I do not believe that we have any agreement in CCI about any procedures or how we relate to each other outside of sessions apart from being a peer organisation. However, what we do seem to get from co-counselling is that we learn successful ways of being together, particularly, I think, loving ways. Bearing in mind, as I put it, that:
“to love someone is to accept them as they are and to support them to be more of what they would, in enlightenment, choose to be”.
We get better at doing this by working on our own patterns that get in the way.
So what can be done about someone who may be overstepping some boundary in a group?
First of all we need to acknowledge the value of a person in a group that people feel irritated by in providing an opportunity for learning. There is a story told about Gurdjieff in France, one version of which goes like this. Living in his community were many very loving people, but there was one man in the community who was very rude. He didn't do his share of the work. People found themselves very annoyed with his presence. He knew that he wasn't liked and eventually, he got up and left. Gurdjieff went after him and asked him to please come back. He said no. Gurdjieff said “I will pay you to come back.” So the man agreed. The people in the community were aghast. “How could you ask him to come back?” Gurdjieff replied, “He is the yeast for the bread. Without him, how are you going to learn compassion?”
If I feel upset about how someone else behaves, how much of that is my distress? What is this person helping me to learn about me? Even if this person's behaviour may be a direct factor in how I am feeling, e.g. they are being aggressive towards me, crossing my boundaries, and I am feeling angry, is what I am feeling in proportion to what they are doing? Can I respond in an effective, emotionally competent way?
So, I think, first and most important is to use co-counselling to work on what this brings up. Also, to what extent do members of the group feel powerless? How did they learn this? There is probably work to do on internalised oppression.
There are also all the usual patterns that people run in groups to be aware of – rescuing, scapegoating, witch hunting, power struggles etc.
Of course, there is a lifetime's work in these issues, we are not going to be able to get rid of all our patterns before we deal with present time situations. However, it helps at least to acknowledge that our thoughts and feelings are probably contaminated by past distress. The more open we can be about our own patterns the better.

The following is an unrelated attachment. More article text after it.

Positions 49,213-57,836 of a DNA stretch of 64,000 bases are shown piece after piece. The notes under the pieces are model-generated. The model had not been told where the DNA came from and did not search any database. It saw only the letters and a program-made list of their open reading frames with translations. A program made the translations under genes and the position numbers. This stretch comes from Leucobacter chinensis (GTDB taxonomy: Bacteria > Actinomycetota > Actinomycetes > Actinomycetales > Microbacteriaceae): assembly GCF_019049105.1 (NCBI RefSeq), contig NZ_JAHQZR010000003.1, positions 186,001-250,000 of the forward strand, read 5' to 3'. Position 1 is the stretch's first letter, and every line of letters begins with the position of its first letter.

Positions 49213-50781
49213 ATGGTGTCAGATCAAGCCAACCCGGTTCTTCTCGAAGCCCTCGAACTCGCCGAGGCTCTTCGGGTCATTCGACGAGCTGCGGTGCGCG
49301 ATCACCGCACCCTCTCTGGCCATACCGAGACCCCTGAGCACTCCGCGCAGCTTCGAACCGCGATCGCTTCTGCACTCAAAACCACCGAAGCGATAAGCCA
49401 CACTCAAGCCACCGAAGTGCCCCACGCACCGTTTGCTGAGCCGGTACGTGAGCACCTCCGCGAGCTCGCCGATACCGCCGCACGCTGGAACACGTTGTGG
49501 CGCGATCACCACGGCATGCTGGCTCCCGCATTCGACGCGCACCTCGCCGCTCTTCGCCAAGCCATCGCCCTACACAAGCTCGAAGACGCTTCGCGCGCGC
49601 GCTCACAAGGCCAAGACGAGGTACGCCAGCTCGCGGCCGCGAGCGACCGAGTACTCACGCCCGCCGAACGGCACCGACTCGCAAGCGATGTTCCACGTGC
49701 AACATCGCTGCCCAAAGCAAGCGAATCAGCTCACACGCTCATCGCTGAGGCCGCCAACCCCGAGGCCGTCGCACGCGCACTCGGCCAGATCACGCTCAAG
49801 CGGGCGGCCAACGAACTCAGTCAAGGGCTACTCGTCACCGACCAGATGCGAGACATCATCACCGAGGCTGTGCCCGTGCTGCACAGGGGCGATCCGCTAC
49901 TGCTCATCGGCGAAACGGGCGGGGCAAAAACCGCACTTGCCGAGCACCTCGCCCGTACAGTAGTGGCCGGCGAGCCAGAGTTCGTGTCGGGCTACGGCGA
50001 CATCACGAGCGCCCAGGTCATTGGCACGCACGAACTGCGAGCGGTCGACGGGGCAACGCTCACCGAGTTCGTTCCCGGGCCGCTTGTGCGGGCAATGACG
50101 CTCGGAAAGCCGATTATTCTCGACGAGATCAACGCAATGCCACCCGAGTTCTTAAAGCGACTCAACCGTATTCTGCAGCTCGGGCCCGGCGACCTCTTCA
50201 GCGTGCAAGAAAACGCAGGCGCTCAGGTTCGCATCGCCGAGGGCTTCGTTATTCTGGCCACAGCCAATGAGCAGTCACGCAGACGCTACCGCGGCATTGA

So, while we get on with doing our own work how do we deal with the current situation? Assertiveness is, put simply, a set of behaviours for communicating to others that have been found by many people over many years to work well. They are, for example, good for handling aggressive behaviour in others.
If the group is not clear about how the situation might be handled assertively then here is an opportunity to learn. If there are people with relevant experience in the group, like teachers of co-counselling who need to be able to lovingly and supportively set and hold clear boundaries, this should help.
The first thing about being assertive is to be clear. What is the boundary? Is it being clearly stated?
Next is to be consistent. My boundaries are my responsibility and I need to prevent them being crossed, consistently. It does not work to let someone get away with crossing your boundaries and then suddenly turning on them. They need to be stopped every time before they get the slightest bit across.
Then there is what I call going up the ladder of assertiveness. What are the things that you can do if someone attempts to cross your boundaries? Repetition of your assertive statement is one of the first things: “I require that you do not co-counsel on zombies when I am your counsellor”. Repeating it with anger may come next. Ending a session is another possibility (has everyone practised doing this?).
Respecting confidentiality is important but it should not be applied in a way that prevents issues being addressed. “I have a lot of distress about zombies and I do not want anyone to counsel on them with me” is about me and not about someone else's material. Also, if someone has been told by their counsellor that their material is too restimuating for the counsellor then, if they persist in working on it, I would suggest that the co-counselling contract has been broken from that point and the confidentiality rule does not apply to that material.
There are, then, opportunities to discuss what other steps could be taken to hold the boundary.
Expelling the person from the group should only happen, I think, if all other steps have failed to hold the boundary. In my experience such steps are rarely, if ever, necessary. Being clear, firm and consistent generally works.